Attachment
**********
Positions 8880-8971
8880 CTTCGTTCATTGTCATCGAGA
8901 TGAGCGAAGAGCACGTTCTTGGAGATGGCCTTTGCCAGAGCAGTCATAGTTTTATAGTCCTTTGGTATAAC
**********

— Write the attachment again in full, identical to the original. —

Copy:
Positions 8880-8971
8880 CTTCGTTCATTGTCATCGAGA
8901 TGAGCGAAGAGCACGTTCTTGGAGATGGCCTTTGCCAGAGCAGTCATAGTTTTATAGTCCTTTGGTATAAC